An HTML document can be created in any text editor at any time, provided you can save the file as.html or.htm – ie plain text (ASCII). Many wonder if there is any difference in using either.html or.htm. The answer is no,.htm comes from the operating system Dos inability to handle more than 3 file extensions. So you should not save your work as index.txt, but it should say, for example; index.html or index.htm. Otherwise, the browser cannot handle the file. If you record a.txt file in a browser, it displays everything, tags and text. If you have Notepad.exe on your hard drive you can use it.

It does not matter if you type:
<TITLE></TITLE>or the <title></title>
Browser does not care about the upper or lower case letters in the tags (except for some exceptions, eg target in frames). However, it is important that all characters come and go with spaces or not.

<tablewidth=”80%”>is wrong, it should stand <table width=”80%”>
A vital space is missing and it should be “around the value. The quotes around the values ​​are not only there for fun, they fulfill their function. It is a bit jarring with the quotes, but why not learn how to do right from be sure to include all the characters in the code. It can sometimes work without, but then gives a syntax error. Too many syntax errors in your document can crash the visitor’s web browser or your page is not presented at all. way you had thought.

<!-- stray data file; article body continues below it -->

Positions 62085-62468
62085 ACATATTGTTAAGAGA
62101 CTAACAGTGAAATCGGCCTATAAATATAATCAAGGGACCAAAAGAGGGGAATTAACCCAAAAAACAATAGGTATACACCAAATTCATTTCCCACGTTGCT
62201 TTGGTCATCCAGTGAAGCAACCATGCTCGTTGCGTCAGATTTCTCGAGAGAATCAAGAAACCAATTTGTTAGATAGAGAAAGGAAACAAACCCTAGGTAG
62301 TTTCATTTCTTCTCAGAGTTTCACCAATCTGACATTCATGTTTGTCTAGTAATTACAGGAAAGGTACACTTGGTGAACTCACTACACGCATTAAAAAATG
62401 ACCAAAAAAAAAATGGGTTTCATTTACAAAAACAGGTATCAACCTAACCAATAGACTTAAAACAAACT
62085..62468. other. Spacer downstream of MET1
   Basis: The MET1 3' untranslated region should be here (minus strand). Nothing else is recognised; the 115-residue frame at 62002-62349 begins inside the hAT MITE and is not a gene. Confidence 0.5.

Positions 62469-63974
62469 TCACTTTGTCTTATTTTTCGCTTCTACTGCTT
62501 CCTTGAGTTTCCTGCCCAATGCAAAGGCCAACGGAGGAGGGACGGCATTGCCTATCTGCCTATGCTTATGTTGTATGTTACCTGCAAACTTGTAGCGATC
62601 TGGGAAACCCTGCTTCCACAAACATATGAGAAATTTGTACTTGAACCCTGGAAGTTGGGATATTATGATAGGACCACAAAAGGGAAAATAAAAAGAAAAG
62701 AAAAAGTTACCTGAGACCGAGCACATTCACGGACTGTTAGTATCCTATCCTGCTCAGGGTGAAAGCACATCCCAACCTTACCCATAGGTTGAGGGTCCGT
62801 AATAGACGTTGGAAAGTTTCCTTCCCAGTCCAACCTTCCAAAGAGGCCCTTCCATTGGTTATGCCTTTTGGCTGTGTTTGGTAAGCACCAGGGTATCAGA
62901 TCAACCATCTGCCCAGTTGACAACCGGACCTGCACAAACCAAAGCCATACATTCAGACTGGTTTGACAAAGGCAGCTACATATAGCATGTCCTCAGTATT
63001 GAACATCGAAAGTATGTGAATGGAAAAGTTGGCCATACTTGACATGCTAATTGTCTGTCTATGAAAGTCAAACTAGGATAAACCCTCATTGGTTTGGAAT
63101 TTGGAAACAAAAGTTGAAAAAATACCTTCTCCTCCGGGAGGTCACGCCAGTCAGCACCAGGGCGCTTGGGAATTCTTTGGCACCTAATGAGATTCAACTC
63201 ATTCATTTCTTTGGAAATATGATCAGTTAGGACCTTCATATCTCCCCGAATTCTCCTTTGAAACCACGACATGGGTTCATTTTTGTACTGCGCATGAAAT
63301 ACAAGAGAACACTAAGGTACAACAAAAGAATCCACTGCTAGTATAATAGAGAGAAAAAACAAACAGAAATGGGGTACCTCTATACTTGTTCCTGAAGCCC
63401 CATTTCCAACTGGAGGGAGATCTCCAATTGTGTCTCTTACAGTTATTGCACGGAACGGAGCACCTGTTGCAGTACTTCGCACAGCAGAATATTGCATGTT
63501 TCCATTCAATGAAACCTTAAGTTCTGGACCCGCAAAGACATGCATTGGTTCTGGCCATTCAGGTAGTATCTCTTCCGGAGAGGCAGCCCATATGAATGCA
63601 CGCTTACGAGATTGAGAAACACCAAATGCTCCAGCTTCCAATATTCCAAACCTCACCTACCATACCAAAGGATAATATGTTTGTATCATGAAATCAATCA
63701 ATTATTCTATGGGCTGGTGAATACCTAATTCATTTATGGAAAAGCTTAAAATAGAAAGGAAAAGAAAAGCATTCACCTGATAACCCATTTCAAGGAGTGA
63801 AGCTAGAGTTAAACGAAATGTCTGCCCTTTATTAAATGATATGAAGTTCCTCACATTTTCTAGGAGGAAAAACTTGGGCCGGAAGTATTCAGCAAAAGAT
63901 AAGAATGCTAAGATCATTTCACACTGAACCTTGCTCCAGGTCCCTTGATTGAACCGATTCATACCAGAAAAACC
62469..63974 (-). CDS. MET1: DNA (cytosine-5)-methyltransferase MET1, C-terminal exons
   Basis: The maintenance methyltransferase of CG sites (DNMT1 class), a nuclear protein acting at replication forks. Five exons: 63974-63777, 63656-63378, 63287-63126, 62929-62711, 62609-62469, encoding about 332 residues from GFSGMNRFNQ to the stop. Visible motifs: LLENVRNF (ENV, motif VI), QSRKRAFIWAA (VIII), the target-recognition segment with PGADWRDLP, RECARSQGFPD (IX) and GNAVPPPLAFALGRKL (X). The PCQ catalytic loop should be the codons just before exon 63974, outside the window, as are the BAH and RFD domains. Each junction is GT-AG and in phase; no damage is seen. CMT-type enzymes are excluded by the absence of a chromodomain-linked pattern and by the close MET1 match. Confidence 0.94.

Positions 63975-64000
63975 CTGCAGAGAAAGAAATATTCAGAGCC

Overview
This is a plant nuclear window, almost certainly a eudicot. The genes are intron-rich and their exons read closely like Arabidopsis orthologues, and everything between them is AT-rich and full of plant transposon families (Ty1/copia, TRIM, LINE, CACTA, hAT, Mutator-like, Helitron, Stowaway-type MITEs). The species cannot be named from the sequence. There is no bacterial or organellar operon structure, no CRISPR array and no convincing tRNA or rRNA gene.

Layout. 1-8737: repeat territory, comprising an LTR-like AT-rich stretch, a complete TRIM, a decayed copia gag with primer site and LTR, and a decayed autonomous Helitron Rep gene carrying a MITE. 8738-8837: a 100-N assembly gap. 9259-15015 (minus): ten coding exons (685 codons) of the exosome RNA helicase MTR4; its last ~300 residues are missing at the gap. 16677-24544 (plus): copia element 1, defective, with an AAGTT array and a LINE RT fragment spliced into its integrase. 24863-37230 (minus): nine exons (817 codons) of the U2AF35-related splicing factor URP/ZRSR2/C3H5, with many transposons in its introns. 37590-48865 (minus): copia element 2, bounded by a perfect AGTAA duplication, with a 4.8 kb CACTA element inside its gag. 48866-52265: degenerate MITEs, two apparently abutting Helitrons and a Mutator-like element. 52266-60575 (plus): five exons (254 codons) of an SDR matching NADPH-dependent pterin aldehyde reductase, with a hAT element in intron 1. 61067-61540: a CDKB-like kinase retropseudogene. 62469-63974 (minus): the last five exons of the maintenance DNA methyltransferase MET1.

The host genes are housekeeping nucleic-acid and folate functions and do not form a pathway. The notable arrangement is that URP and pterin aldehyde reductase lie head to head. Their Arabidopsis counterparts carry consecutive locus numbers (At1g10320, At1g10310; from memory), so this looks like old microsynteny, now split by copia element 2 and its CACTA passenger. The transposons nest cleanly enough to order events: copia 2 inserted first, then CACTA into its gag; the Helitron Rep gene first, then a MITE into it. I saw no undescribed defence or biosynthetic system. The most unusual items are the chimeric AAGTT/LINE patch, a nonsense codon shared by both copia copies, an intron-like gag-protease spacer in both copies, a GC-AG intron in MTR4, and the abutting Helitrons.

The thing with quotes can be a bit irrational and difficult to understand. But fall rather than free. If you are in the least unsure of squeezing in there with a few quotes, they won’t do any harm. A rule of thumb is that as soon as there is a comma, #, space, /, percent, plus + minus – characters in the value, you must surround the value with “characters” and when using letters other than aA-zZ, ie å ä ö. in the habit of quoting URLs and file names.

Some examples of when to quote:
font size = “+ 2”
alt = “Alternative caption”
img src = “filename.gif”
a href = “”
td width = “20 % ”
target =” _ top ”

You should also keep in mind when mixing multiple tags (codes) that they should be written in a certain order. If you start with tag 1, you should also end with tag 1 and so on. an example:

If you forget to print a final tag, you never finish the start tag. <b>For example, if you have written to highlight that the text should be in bold type, the rest of the text in your document will be in bold unless you end with a final tag </b>where you want the text to be normal again.

File name / paths